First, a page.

Farimah Farahmandi has not slept soundly in four days.
The 28-year-old Iranian student pursuing a doctorate in hardware security entered the United States on a visa. She has not seen her family in three-and-a-half years, and she does not know when she will see them next.
Farahmandi is one of 167 members of the University of Florida community who come from the seven Muslim-majority countries listed on President Trump’s immigration ban. Because these members hold neither green cards nor have permanent resident status, their future at UF, and within the U.S., remains unclear.
“Not only are we hearing bad news from the U.S., but we’re also hearing terrifying news from Iran,” Farahmandi said. “It’s like we don’t have a home — not here, and not in Iran.”
Of the 167 faculty, students and staff, 138 are from Iran, according to UF spokeswoman Janine Sikes.
Farahmandi said she feels isolated and scared for the first time since she began studying in Gainesville. Consumed with thoughts about the future, she finds it difficult to focus on her research and daily life.
“We spend all our time looking at the news and browsing Facebook or CNN,” she said.
“I hope people realize that we are not terrorists or bad people — we are just people trying to study.”
Because her research involves searching for details about hardware security, she said she is worried about attracting government scrutiny.
Leonardo Villalón, dean of the International Center, advised Farahmandi to send emails to her adviser outlining her search history to generate a paper trail.
“It’s unfortunate that you have to take that extra step,” he said while facilitating a meeting Monday night intended to connect affected students, faculty and staff with UF officials and resources.
Villalón said he does not know what the future holds for international students, but he believes the prosperity of UF — and the U.S. — will rely on recruiting and supporting global talent.
“It’s extremely important to try and keep the doors open,” he said. “American universities need to be global universities.”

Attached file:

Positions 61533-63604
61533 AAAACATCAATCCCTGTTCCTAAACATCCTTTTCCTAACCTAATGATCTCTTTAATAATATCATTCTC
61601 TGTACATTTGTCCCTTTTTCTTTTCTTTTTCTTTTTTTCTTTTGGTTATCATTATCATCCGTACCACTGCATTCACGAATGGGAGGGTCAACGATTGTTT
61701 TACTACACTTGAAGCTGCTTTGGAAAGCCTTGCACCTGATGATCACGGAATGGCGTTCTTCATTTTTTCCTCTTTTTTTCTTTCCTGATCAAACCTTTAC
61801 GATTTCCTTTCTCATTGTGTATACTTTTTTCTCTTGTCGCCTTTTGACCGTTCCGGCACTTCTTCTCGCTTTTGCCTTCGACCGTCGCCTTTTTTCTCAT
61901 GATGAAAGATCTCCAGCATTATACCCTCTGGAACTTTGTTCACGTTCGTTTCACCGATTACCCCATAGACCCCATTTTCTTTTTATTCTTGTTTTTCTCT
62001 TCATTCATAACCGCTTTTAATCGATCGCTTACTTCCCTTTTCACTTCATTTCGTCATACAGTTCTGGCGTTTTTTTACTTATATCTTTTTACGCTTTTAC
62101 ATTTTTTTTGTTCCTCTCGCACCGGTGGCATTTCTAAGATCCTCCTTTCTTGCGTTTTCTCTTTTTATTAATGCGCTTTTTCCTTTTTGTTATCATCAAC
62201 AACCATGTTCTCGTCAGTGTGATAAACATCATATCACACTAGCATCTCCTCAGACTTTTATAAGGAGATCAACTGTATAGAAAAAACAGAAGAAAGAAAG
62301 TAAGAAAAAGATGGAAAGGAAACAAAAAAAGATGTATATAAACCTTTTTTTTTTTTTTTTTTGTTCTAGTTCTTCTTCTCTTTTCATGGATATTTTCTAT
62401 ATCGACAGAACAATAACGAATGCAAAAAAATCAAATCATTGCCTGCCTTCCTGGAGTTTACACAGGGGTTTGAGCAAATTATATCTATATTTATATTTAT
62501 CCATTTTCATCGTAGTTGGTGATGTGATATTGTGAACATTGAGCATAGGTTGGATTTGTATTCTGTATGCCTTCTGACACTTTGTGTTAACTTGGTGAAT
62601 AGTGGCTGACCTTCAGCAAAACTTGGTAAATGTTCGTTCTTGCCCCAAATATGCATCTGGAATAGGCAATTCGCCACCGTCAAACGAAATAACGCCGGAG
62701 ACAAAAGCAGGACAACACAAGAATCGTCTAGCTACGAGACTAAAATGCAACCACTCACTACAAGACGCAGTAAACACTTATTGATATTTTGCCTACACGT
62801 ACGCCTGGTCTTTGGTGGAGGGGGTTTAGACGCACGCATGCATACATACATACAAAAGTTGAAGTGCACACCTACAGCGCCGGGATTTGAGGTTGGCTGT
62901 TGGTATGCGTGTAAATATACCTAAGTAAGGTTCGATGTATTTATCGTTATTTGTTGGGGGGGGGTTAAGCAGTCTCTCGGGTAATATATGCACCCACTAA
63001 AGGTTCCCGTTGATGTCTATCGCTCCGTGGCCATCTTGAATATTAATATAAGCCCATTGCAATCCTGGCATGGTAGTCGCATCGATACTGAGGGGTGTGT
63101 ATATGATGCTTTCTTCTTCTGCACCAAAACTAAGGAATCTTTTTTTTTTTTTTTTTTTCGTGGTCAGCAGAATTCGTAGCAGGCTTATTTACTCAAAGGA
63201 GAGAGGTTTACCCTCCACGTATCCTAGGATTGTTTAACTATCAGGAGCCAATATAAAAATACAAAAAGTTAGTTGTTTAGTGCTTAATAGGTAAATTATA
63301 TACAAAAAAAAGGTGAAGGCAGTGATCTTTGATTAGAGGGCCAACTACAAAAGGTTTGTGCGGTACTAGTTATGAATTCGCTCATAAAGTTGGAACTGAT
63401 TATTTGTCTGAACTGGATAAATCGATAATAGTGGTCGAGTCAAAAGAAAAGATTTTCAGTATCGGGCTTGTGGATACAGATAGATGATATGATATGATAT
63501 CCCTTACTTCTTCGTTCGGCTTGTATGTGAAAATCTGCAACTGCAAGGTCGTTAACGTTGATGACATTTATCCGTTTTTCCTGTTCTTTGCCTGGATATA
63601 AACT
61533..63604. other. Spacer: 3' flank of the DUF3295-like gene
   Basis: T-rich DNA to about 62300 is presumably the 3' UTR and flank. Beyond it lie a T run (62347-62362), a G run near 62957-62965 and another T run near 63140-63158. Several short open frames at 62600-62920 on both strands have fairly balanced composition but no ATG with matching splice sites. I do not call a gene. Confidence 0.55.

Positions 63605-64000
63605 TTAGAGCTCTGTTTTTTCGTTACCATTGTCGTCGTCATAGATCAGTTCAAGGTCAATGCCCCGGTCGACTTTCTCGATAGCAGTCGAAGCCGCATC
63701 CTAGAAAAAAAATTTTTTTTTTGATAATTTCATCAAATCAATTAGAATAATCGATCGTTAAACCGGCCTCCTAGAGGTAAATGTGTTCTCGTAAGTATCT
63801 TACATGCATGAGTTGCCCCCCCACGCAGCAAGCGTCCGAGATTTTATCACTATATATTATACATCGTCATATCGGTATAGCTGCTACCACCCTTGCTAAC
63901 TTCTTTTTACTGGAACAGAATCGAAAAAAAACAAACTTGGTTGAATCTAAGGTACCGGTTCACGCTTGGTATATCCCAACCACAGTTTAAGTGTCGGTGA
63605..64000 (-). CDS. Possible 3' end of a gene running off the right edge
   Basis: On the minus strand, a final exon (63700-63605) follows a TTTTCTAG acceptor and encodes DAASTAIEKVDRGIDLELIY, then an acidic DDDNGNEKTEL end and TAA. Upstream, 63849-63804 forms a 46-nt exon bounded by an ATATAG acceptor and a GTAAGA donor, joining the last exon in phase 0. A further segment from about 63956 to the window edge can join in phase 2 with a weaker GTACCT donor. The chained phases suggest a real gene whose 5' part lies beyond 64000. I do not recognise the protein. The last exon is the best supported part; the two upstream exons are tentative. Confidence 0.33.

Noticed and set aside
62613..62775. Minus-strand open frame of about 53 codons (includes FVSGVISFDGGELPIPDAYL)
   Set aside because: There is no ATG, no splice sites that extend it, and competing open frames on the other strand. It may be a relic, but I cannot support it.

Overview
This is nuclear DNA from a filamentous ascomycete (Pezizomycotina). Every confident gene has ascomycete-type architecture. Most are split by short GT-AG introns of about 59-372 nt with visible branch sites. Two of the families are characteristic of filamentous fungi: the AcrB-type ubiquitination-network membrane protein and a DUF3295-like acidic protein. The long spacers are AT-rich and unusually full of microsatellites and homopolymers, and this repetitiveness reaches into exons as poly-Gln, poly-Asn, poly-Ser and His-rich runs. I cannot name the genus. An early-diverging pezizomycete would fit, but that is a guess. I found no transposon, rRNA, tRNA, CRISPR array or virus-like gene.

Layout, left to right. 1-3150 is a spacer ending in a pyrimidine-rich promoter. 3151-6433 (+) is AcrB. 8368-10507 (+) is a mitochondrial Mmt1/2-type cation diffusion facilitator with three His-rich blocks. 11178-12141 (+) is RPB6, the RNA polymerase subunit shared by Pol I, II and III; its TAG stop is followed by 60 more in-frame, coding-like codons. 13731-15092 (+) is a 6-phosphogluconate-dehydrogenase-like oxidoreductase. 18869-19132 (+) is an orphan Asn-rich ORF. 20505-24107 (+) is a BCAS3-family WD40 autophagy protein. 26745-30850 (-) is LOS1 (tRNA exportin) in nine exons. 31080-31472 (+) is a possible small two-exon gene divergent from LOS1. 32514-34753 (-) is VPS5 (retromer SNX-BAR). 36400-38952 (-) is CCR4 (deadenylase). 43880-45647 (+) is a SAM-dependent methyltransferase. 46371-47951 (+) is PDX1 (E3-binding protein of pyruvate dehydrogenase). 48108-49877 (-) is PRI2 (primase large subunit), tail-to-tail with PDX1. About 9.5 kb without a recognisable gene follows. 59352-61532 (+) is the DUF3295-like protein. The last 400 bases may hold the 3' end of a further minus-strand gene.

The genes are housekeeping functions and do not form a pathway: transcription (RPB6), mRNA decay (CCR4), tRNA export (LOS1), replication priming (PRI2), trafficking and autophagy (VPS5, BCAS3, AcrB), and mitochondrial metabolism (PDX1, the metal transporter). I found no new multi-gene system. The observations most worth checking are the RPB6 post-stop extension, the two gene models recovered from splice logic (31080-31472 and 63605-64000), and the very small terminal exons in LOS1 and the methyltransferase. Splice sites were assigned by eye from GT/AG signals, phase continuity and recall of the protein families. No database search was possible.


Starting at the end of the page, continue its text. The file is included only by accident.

Dr. Ernesto Escoto, director of the Counseling and Wellness Center, urged affected students to seek counseling to help with anxiety as the situation progresses. Escoto said there has been a 6.7 percent increase in the number of active clients seeking counseling since Election Day compared to the same time period the previous year.
However, some students were more concerned about the legal implications of the executive order.
Jon Adcock, director of Student Legal Services, said immigration and naturalization cases are generally excluded from their services and that they often refer those cases to outside attorneys.
“We are not able to do much to help students individually in these situations,” Adcock wrote in an email. “We are supportive of the efforts of the International Center and trying to find other ways to be helpful.”
Villalón and other members of the International Center offered to help affected students find lawyers in the community who may be willing to work for free. He said that the center will do all it can to help students.
“We’re working within the law,” he said, “and within the law, we object.”
Bita Pour, a 29-year- old international graduate student, said the value of her work should not be determined by her nationality.
“We worked hard to be here,” she said. “We are highly educated people — we are adding value to this country, and we don’t deserve to be treated like this.”
Editor’s note: WUFT has updated the student’s research area in order to reflect it more accurately. It was previously mentioned as “national security” instead of “hardware security”.